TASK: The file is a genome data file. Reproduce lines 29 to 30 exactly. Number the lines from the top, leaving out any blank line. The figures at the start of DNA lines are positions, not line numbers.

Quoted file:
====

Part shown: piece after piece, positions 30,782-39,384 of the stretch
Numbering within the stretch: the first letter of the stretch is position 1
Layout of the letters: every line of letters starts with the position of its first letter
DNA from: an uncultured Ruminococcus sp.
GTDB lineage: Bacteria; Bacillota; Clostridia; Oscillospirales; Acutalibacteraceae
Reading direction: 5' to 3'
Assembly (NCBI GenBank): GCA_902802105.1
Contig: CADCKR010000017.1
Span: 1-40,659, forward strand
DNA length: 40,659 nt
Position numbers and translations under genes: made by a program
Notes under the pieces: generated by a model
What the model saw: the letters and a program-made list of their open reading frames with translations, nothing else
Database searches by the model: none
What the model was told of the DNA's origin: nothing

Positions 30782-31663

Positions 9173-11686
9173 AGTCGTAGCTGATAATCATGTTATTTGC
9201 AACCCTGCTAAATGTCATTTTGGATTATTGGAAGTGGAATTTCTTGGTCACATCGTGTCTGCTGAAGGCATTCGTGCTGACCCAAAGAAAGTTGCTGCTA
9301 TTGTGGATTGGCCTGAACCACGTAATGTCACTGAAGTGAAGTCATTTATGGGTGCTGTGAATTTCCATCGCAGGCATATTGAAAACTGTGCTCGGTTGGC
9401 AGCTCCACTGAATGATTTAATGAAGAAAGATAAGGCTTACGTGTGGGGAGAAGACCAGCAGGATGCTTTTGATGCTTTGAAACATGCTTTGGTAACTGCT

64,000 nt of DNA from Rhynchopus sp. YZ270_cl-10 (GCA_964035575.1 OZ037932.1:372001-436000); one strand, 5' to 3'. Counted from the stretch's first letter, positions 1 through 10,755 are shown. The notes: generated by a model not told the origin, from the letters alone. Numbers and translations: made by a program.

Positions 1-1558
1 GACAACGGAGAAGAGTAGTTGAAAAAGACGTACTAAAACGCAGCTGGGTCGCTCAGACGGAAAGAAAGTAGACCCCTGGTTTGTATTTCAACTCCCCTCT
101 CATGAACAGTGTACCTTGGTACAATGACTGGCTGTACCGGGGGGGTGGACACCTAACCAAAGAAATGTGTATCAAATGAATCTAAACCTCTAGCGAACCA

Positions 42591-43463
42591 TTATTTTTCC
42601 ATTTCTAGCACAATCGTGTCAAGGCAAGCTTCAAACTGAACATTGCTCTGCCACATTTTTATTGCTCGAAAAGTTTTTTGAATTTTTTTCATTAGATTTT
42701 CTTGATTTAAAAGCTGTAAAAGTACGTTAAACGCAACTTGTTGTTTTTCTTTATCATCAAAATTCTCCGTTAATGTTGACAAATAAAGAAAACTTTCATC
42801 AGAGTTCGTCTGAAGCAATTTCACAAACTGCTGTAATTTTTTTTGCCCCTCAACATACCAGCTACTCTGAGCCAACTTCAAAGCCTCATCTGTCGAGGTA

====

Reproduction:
42701 CTTGATTTAAAAGCTGTAAAAGTACGTTAAACGCAACTTGTTGTTTTTCTTTATCATCAAAATTCTCCGTTAATGTTGACAAATAAAGAAAACTTTCATC
42801 AGAGTTCGTCTGAAGCAATTTCACAAACTGCTGTAATTTTTTTTGCCCCTCAACATACCAGCTACTCTGAGCCAACTTCAAAGCCTCATCTGTCGAGGTA